Патент USA US2120140код для вставки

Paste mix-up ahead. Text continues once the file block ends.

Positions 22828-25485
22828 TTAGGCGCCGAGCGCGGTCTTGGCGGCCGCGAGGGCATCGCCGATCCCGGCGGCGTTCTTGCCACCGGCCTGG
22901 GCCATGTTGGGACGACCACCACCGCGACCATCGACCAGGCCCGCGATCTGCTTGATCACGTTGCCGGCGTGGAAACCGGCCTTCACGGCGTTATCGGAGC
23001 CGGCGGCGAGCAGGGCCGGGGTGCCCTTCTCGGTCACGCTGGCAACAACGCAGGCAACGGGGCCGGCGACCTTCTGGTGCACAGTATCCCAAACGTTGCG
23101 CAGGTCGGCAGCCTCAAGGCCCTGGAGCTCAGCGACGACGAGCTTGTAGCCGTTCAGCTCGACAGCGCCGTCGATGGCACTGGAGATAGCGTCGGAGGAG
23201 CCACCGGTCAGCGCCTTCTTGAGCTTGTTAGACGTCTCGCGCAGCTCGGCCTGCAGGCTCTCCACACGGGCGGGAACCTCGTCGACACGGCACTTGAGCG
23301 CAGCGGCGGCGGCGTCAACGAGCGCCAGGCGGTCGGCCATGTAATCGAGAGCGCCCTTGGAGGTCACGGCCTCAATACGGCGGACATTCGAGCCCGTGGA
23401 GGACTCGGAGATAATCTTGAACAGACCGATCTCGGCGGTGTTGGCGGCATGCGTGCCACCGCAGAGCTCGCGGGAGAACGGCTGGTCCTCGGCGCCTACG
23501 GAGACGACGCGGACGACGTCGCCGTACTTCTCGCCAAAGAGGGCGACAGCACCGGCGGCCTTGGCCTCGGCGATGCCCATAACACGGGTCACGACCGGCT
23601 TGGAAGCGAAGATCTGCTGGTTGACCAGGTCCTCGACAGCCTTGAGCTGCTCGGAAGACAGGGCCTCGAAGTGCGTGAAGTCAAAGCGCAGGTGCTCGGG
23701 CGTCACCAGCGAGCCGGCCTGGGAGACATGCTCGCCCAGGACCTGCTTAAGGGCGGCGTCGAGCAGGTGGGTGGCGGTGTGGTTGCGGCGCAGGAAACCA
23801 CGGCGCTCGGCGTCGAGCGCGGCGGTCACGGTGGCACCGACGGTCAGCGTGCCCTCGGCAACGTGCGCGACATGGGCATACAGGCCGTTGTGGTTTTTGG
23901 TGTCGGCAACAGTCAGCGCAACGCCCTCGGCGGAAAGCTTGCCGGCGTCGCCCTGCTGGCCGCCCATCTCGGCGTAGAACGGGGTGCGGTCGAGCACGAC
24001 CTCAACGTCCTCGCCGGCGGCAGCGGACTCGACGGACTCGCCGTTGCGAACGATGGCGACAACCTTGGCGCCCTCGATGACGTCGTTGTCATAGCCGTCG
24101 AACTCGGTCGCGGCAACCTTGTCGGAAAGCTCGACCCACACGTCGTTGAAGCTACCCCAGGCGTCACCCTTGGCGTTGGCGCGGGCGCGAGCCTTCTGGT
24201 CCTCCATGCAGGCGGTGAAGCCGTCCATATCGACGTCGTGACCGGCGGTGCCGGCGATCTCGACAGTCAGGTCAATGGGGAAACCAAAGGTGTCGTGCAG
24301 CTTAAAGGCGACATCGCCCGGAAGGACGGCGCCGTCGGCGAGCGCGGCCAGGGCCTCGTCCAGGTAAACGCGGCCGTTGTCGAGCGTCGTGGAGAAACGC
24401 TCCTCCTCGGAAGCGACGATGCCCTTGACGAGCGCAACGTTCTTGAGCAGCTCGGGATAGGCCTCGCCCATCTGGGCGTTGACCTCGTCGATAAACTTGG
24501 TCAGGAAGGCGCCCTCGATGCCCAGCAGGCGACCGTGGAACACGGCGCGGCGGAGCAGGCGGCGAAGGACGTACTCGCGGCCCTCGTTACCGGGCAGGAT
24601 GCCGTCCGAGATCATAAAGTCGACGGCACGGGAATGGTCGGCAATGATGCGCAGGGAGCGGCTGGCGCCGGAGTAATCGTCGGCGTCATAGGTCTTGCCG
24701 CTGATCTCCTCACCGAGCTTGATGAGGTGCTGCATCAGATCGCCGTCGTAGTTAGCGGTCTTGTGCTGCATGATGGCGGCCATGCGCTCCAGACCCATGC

June 7, 193s. _ P. B. AGNEw 2,120,140 SYNCHRONIZ `ING APPARATUS > FIGA Filed Oct; 4, 19344 ' - P165 Patented June 7, 1938 l _ 2,120,140l UNITED STATES. PATENT'y OFFICE „ . 2,120,140 sYNcHRoNizING APPARATUS Prentiss Boyd Agnew, Atlanta, Ga. ' ' Application October l4, 1934, Serial No. 746,920 1 Claim. ~ (c1. isi-f0.5) . Generically this invention relates to a measur ing or calibrating device, but is more particular will become apparent as the description> proceeds, ly directed to a device for determining the error the invention resides in the construction, combi- ` With the above and other objects in view, which in the running/of machines by the synchroniza- . nation an'd arrangement of parts, hereinafter 5 tion of sounds. A One of the principal objects of this invention is the provision of a device for determining the amount of and the direction of the error in the running of watches and also of clocks whose op 10 erations, as time-keeping devices, are controlled by balancé wheels or pendulums. ` Another important object of this invention is the provision of a device for determining the amount of and the direction of the Aerror in the frequency of alternating `current supply systems. A still further important object of this inven tion is the provision of a device for determining the amount of and the direction of theerror in the running of rotary machines which are de , 20 signed for constant speed operation. When used as a device for making these tests on watches or clocks and the like it consists essen tially of two parts; the one, an electrical circuit containing a microphone and a receiver so ar 25 ranged that when the watch or clock to be tested f is placed near the microphone the sound of the ’ beats or ticks can be heard by the ear in the re- » more fully described and claimed, and illustrated 5 in the accompanying drawing,' in which like char acters of reference indicate like parts throughout the several ñgures, of which.: Fig. 1 is a front elevation showing the dial, the` indicator hand, the rotary switch and certain parts of the adjustable contact assembly. ' Fig. 2 is a top plan view illustrating the as sembly of the dial, the adjustable contact, the rotary switch and the synchronous motor. _ Fig. 3 is an end view‘of Fi`g.l2. Fig. 4 is a diagram of the microphone-receiver Acircuit employed in connection with the testing of watches and clocks, and the frequencyofal ternating current systems. . Fig. 5 is a diagram of the circuit arrangement 20 for the testing of rotary machines. The devices of vthis general character with which Iam familiar have proven deñcient in many respects, one of the principal defects being ' that the beats or impulses of what may be termedA the “master” device could not be shifted in or out of phase with those of the apparatus under test, ceiver; the other, a synchronous motor which is which renders necessary the u_se of complicated used as a “master” device- and is connected to circuit arrangements and very delicate mechani 30 the microphone-receiver circuit through an ad justable contact in such a manner that the op eration of the motor from a power-supply of the `proper frequency will produce other beats in the ‘ receiver .which are of the correct frequency for 35 those of the watch or clock under test. By listen ing to the two kinds of beats and with 'the aid of the adjustable contact assembly, the graduated dial, a calibration table and another time-keeping device, both the ,direction and the amount of the 40 error can be quickly and accurately determined. The synchronous motor may, however, be re placed by some other mechanical device whose rate oi motion is regulated to the proper precision and is capable of making electrical contacts or 45 causing electrical impulses which are of the prop er frequency and which can be shifted in or out of phase with those of the apparatus under test. When used as a device for making the tests on the frequency of alternating current systems, or 'on rotary machines and the like, it also consists of two parts whose functions are similar to those just described; however, the apparatus required and often the circuit arrangements necessary are somewhat different as_wlll be noted from the de 55 scriptions contained herein. cal parts in order to de_termine the direction of ' the error; another principal defectbeing that a . single “master” device could be used for only one beat-frequency, rendering it necessary `to pro vide a separate “master” whenever apparatus de signed to produce a different number of beats per second was to be tested. Therefore it was to provide accurate and efñcient methods for making` the tests described herein,l without such deficien cies that I designed the devicev forming the sub ject matter of this invention. 40 n In the illustrated embodiment characterizing ythis invention there is shown an electrical syn chronous motor A, a rotary switch mechanism B connected therewith, a graduatedmetallic dial` member C and an adjustable contact mechanism D carried by the dial member. ' ~ The small synchronous motor A,-'which is of conventional construction and which may be sim ilar to the motor used in a synchronous electric clock,«is housed in a suitable casing I, in the pres ent instance, rectangular in configuration and formed at each end Withlateral ñanges 2 adapted to be suitably bolted or otherwise Secured to a base plate 3 formed either of insulating or con ducting material, though in the latter case the 2,120,140 2 motor and also the dial plate C referred to below should be insulated from the base. Projecting from said casing i's motor shaft 4,`and mounted on its free end, keyed or otherwise suitably se cured thereto, is the rotary switch mechanism B comprising wheel or disk member 5 formed with a -series of equi-spaced radially extending contact arms, a, b‘, c, d, and e. The shaft 4 with switch mechanism B is adapted to have the proper speed 10 of- revolution for the device being tested. In practicing my invention I may e1ect to have the shaft 4 driven by the motor A through suitable through Aconductor I6, microphone I1, conductor- ' I8, primary coil P of impedance matching trans former |9, conductor I8', back to the source of power G. Any variation in the flow of current in the primary circuit just described will induce a current fiow through the secondary coil S of transformer I9, conductor 20, the primary coil of the input transformer (not shown) of amplifier 2 I , conductor 21, and back to coil S of transform er I9. This will result in impressing voltages 10 upon the grids of the vacuum tubes (not shown) in amplifier 2|, which will in turn cause a simi adjustable speed change gearing, said gearing is Älar variation in the flow of current from the out not shown since the use of such gearing for the put of this amplifier, through conductor 22, vol 15 increase or decrease in speed of rotation of shafts is so generally understood and so widely used. Secured to one end of base plate 3 by screws 6 is ume control 23, conductor 24, receiver 25, con ductor 26, and back to the amplifier. Since the audible beats or impulses of a watch, clock or other device to be tested when placed near the the dial plate C, in spaced relation with respect to motor A, formed on its face with a dial E, which is 20 divided into five major divisions, each division being sub-divided into 100 parts and every tenth part numbered. It will be noted that the switch microphone will cause such variations in the flow of current in the primary circuit by effecting 20 slight changes in the resistance of the micro phone, which will in turn, as referred to above. B has five contact points a, b, c, d, and e, which correspond with the flve major divisions F on the 25 dial E, and while this number has been chosen for operating reasons it is to be understood that the number can be varied according to the particu tions in the flow of currents through the second lao lar operating requirements without departing from the spirit of the invention. The adjustable contact mechanism D carried by the dial plate C comprises shaft 1 which is suitably journalled in said dial plate C in exact longitudinal alignment with shaft 4, and is formed with a iiange 8 on one side of said dial 35 plate and has spring washer 9 mounted thereon and adapted to contact the opposite side of dial plate C against which said washer is securely maintained by lock nuts Ill threadedly mounted on shaft 1 and by which means said shaft is held in place. Keyed or otherwise securely fastened to the opposite or inner end of shaft 1 is an arm || Vformed at its free end with a right angle .ex tension ||' 4to which is suitably secured an out wardly and upwardly extending contact spring 45 I2 the free end of which isA adapted to be en gaged by the respective contacts a, b, c, d, and e during each revolution of switch B, as and for a cause similar variations in the fiow of current in receiver 25, the beats or impulses of a device H so placed will be heard in the receiver 25. It 25 will be noted from the above that definite direc ary circuit, which includes coil S, etc., and also from the output of the amplifier 2| have been assumed. This has been done, however, merely 30 to trace the circuits; the actual directions of iiow depend upon the conditions prevailinglor the ccn struction of the apparatus or both. To the section of circuit just described between amplifier 2| and receiver 25 there is connected 35 through leads 29 and 30 another circuit in bridged or parallel relation, the object of the latter cir cuit being to transmit to the receiver for syn chronization with the beats or impulses of the apparatus H under test, the beats or impulses 40 caused by the making of contacts by the points a, b, c, d, and e on the rotary switch B with the spring I2 causing the receiver 25 and amplifier 2| to be momentarily shunted byv resistance 50 when the motor A is running. This circuit will 45 now be described. When such a contact is made direct current purpose hereinafter more fully appearing. >will flow from the output of amplifier 2| through Closely fitted on the shaft 1 adjacent to the flange 8 is a hand I3 whose resistance with the shaft is such that normally it will turn with the knob I4 which is secured to the free end of said motor A, to the rotary switch B, which is shaft by set screw I5, yet sufficiently loose to per mit being slipped manually in either direction. 55 The mechanism D can be turned manually in either direction by knob I4. The lock nuts I0 are adapted to be so adjusted that the knob I4 can be readily turned though offering sufiicient -resistance that mechanism D will remain set in 60 position when the turning is discontinued and also affording sufficient pressure of flange 8 against dial plate C to insure a good electrical connection. Adjustment of contact spring I2 should be such that there will be just suflicient 65 pressure of this spring against the switch points a, b, c, d, and e when the switch mechanism is ro tating for good electrical contacts. The micro phone-receiver circuit diagram illustrated in Fig. 4 and in which is mounted the motor and rotary switch assembly A-B and the dial plate and _ad justable contact mechanism C-D will now be traced. ' In the circuit diagram illustrated in Fig. .4 there is shown a primary circuit wherein the current flows from battery G or other source of power one of its two conductors, suppose- it be number 22, to point 28, through 'conductor 29 to the 50 grounded to the motor, through a contact point, a, b, c, d, or e', to the adjustable contact assembly D via the spring I2, of which it is a part, to the dial plate C against which Dis firmly pressed, 55 through conductor 30, resistance 50, volume con trol 3|> and conductor 26 back to the other side of the output of .amplifier 2|. This flow of cur rent will result in changing the amount of cur rent flowing through the receiver 25 and will thus 60 result -in producing a beat in the receiver. These beats will of course be produced as often as suoli contacts are made, since the making of contact between -the spring I2 and contacts a, b, c, d and e will cause the receiver 25 and the amplifier 2| to be momentarily shunted by resistance 5D. It ' is of course necessary for this operation that the output of the amplifier to have a direct current component such as would ordinarily result from the output or plate circuit of a thermionic tube amplifier. If I elect to equip amplifier 2|, with 'an output transformer as is well known to the art or arrange it otherwise to prevent the fiow of direct current in the output circuit 22, or if an amplifier is not used at all as referred to later, 3 2,120,140 I would insert a battery'or other low voltage lsource of electricity in series with the circuit of thirty seconds 9.6 minutes, if in two minutes 2.4 minutes, and if in five minutes .96 minute, etc. which conductor 30 forms a part in order to~ By turning the~ adjustable contact D by means. produce the beats in receiver 25 when the con of the knob Il synchronism or non-synchronism tacts of B and D are made. Fig. 5, which shows . can be 'produced at will, this being the result of another application of my invention to be de changing the instants at which the contacts ar scribed below, shows such-a battery connected in _ made by the rotary switch B. ' conductor e 30. Suppose the beats of the Watch under test do not normally synchronize with the beats pro 10 Method of operation_.-1When use_d as a device for duced by the rotary switch B more than oncevin 10 testing watches or clocks ' approximately 15 seconds and that the knob I4 By referring to Fig. 4, which is a drawing of is‘tu'rned until synchronization is obtained; and the circuit layout, and also to the descriptions suppose also that after a short time the beats are contained in the foregoing, it can be seen that `slightly apart. By turning the knob in one di 15 any sound produced near the microphone will be rection the beats will become further apart but 15 registered in the receiver. ' The function of the . by turning it a small amount in the opposite di impedance matching transformer is to obtain rection they will again ,be synchronized. If this maximum efficiency from the microphone, that synchronization is obtained by turning the knob _ of the amplifier to increase the volume of this in a clockwise direction fwherl using the arrange 20 sound registered in the receiver, and that of the ìment shown in Fig. 1 the watch H under test 20 , volume control 23 to adjust this sound in the ' would be running fast, but if in a counter-clock . receiver to the proper intensity. 'I’his amplifier, - ' however, is usually not required for clocks or the larger watches.- ' . ` wise direction it would be running slow. For a watch whose beats normally synchronize in less than approximately 15 `seconds, the pro , When the motor “A” is running the rotary 25 switch B is rotating and the points a, b, etc., are making contacts with the contact spring I2. As cedure for determining the direction of its error 25 is the same as outlined in the foregoing except that it will`usually be found desirable» to turn the knob continuously, holding the two sets of beats together until the proper direction for turn shown here a total of iive contacts are _made between the spring and the points for each revo 30 lution of B. As the motor and the plate C are normally insulated from each other the making of these contacts results in momentarily connect ing these parts electrically, and as they are ing is determined. now be determined in accordance with the in- ' structions given in the foregoing or in the suc- ~ bridged through resistance 50 across the micro ceeding paragraph as follows: 35 phone-receiver circuit described above a sound - (b) Determine the ltime for complete synchroni « „ Let it be assumed that a watch designed to have 300 beats or ticks per minute is to be tested. 7 ' ,B would be geared by gearing not shown `but ‘ In preparing to determine the error the Watch to be tested should‘be placed near the micro phone and the volume control 23 adjusted until 50 the beats of the desired volume are heard in the receiver. The motor should then be started and the volume control.3|_ adjustedI until the clicks or beats produced in the receiver by the making of the contacts referred to above, caused by the 55 receiver 25 and amplifier 2| beingmomentarily shunted by resistance 5D, are approximately the same loudness as4 the beats of the watch. 'I'hus two sets of beats will be produced in the receiver. If at the same instant, this condition '60 being referred to hereafter as synchronism or synchronization, they will be heard at the rate of 300 per minute, and will be a combination of the ' two types. If produced at different instants both types of beats will be heard and at the rate of 600 per minute. If the watch is running -in error the' b’eats will synchronize at regular intervals. Suppose synchronism' occurs once each minute. In this case the watch would run in error one three-hundredth part, and the total error in 24 hours would be ' read the error directly from a calibration 40 table. mentioned above to the motor to turn one revolu- e tion'per second or 60 per minute and would thus -' minute. zation of beats, or as referred to below, a certain percent of synchronization. (c) From the data obtained under (a) and (b)_ 40 (This is now the standard for most high grade watches the world over.) , In this case the switch 45 produce 5x60 or 300 clicks 'in the receiver per 35 (a) Determine the direction or error. or click will be heard in the receiver whenever a contact is made. 30 . The error in the running of the watch should . . , , « If the synchronization requires more than one minute, it will usually be desirable in order to save time to first synchronize the beats as be 45 fore, and then slip the hand I3 to one of the zeros. After the beats become slightly apart the knob I4 should be turned until synchronizaà tion‘is again obtained. As,` the turning of the knob also turns the hand, its reading in one 50 hundredth part divisions from this zero will indi cate the percent of synchronization and the error can be obtained from the table in the same man ner as before. The- calibration table or chart referred to, which would be used in connection with this device, would indicate the amount of error in the run ning of the watch or clock under test during a ñxed time, ordinarily 24 hours, from the data obtained in the operation of the device. » Method of operation-_When used as a. device for testing the frequency of alternating cur rent systems When making .these tests the circuit arrange-. 65 ment shown in Fig. 4 should be used and the verror is determined in the same manner as above de-' scribed for watches or clocks with the following exceptions: - ' 1440 (No. minutes per day) 300 (No. ticks per xriinutc)}=4`8 mmutes 60 S (a) A standard watch or clock instead of one to 70 be tested is placed near the microphone. (b) 'I'he indication of the direction of error is In like manner if it occurs once every fifteen «, opposite to that in the other case. 75 seconds the error would be 19.2 minutes, if in (c) A different calibration table 'is required. 16 .2,120,140 4 - For example, suppose synchronism occurred also the two leads to which these are attached, every three minutes when using a standard time ~and on account of the battery L being in this piece having 300 beats per minute. In this case circuit causes beats in the receiver. Likewise due to the battery M being in‘the motor circuit con the frequency of the system would be tacts made by the turning of the rotary switch B will also cause beats in- the receiver in the or 1,600 part ofi. For a 60 cycle system this would correspond to an error of _ _62 900 or .0667 cycle per second. TESTING or Ro'rAnY MACHINES Description of special arrangements required - same manner. By having the switch B operated by the motor at the proper speed, these beats . will be of the correct frequency for those of the machine under test. With both the machine shaft 34 and the syn chronous motor A running and the'volume con trols 40 and 42 adjusted until beats of the proper volume are heard in the receiver‘the error in the running of the machine is determined in 15 precisely the same manner as for a watch or clock; however, as in the testing of the latter, machines designed for constant speed operation the calibration table used must be designed so as such as a generator, a phonograph motor and to be applicable to the machine. For example, suppose the disc 32 .is attached 20 the like, the mechanism under test >must be to a phonograph motor which is designed to turn adapted to produce the beats, and the circuit arrangement and hookup as illustrated in Fig. '78 revolutions per minute. As it is shown equipped with four contact points the synchro 5 may be employed. 'I'he rotary switch mecha nism I is similar to switch B heretofore described nous motor with associated gearing mentioned above would be operated to make rZ8><4 or 312 25 25 and comprises disk 32 formed with radially ex tending contact arms f, g, h, and i, and with a contacts per minute. Suppose also that synchro nism occurred once every 10 seconds. In this hub or iiange portion 33 which is suitably con nected to shaft 34 or other rotating part of the case the phonograph motor would be running machine to be tested and the operation of said one revolution in error every 40 seconds 30 30 switch mechanism is similar to that of the rotary (l0 sec.) switch B heretofore described. 'I‘he brush J 1/4 suitably mounted adjacent to said switch is Aor one and one-half revolutions per minute. adapted to bear securely against the flange 33 When it is desired to test the R. P. M. of rotary so as to make a good electrical connection there with and the contact points of arms f, g, etc. make contacts in regular sequence with the con tact spring K as the disk rotates, as will be well understood. Spring member K is also suitably mounted adjacent to said switch.` The current flows from battery L, through conductor 35, brush J, flange 33, disk 32, contact points f, g, h, and z' respectively, spring K, conductor 36, receiver 31, conductor 38, conductor 39, resistance 52, volume control 40, conductor 4I, back to battery 45 L and through this circuit the beats from mech anism I in accordance with R. P. M. of shaft 34 may be heard in receiver 31. The circuit diagram in Fig. 5 from point X of conductor 29, through mechanism A-B and D-C, to point Y of con 50 ductor 30 is identical with the circuit described in Fig. 4. The current iiows from battery M through vresistance 5|, volume control 42, con ductor 36, receiver 31, conductor 38, conductor 29, to X, through the mechanism A-B and C-D 55 to point Y, through conductor 30, back to the other side of the battery,- and through this cir cuit the beats or impulses from switch B of mo tor ~A may be heard in receiver 31 for synchroni zation with the beats or impulses from switch 60 I, which, as shown, is connected to the rotary machine being tested. It is the purpose of ref- sistance 5l to prevent impulses from B complete ly masking those from J when the resistance of volume control 42 is reduced to zero, and like 65 wise 52 prevents those from J masking those from B when the resistance of volume control 40 is reduced to zero. Method of operation-_When used as a device for testing rotary machines 70 Due to the similarity of rotary switches B and . I it would be practical when testing rotary ma 35 chines to have the adjustable contact mech anism'in the circuit with the latter switch and. the >iixed contact in the former, instead of the reverse arrangement as shown. The tests'would _, then be made in the same manner as those de case. ‘ . From the above it will be apparent that I have designed a unique device for determining the 45 error in the running of machines by the syn chronization of sounds, `simple in construction, versatile in its adaptive use, manufacturable at a minimum cost, andeiiìcient for the .purposes intended. l* ' Although in practice I have found that the form of my invention illustrated in the accom panying drawing and referred to in the above description as the preferred embodiment is the most emcient and practical, yet realizing that conditions concurrent with the adoption of` my invention will necessarily vary, I desire to em phasize that various minor changes in details of construction, proportion and arrangement of parts, may be resorted to in the scope of the appended claim without departing from or sac rificing any of the principles of this invention. Having thus described my invention, what I' desire protected by Letters Patent is as set forth in the following claim: l An apparatus for comparing an operation of a master device with that of' a watch and the like comprising a microphone, a microphone circuit, an amplifier, an input circuit for the ampliner, means inductively coupling the microphone cir 70 It Will thus be seen that the arms f, g, h, and i cuit to the amplliier'input circuit, whereby to transfer the signals set up in said microphone make contacts in regular sequence with the con tact spring K as the disk 32 rotates. The mak . circuit to said amplifier input circuit, an ampli iier output circuit including a receiver and con ing of these contacts momentarily connects to gether electrically the brush J and spring K and 40 scribed though the indication of the direction of error would be opposite tothat in the other nected'with the ampliñer, said ampliñer output _ A I at the frequency of the input signals, a -master device circuit, and means in said master device ‘ circuit for producing signals at a predetermined frequency, said means including a rotary switch comprising a motordriven shaft, a disk keyed to the shaft, a series of circumferentially spaced 10 5 2,126,140 ~circuit being adapted to receive amplified signals arms radially projecting from the periphery of said disk and constituting a. plurality of rotary contacts, a normally stationary adjustable con said amplifier, said means includingl a variable resistance whereby signals at the frequencies of said master device circuit and said lmicrophone input circuit are simultaneously impressed upon said amplifier output circuit, and means in con çi nection with said switch* for circumferentially adjusting said stationary contact with respect to said rotary contacts for the purpose of shifting the signal frequencies of the master device circuit into and out of phase with the 'signal frequency l0 tact positioned in the path of and adapted to be _ of the ampliiler output circuit. engaged by said rotary contacts, means connect ing said master circuit to the output circuit of PRENTISS BOYD AGNEW.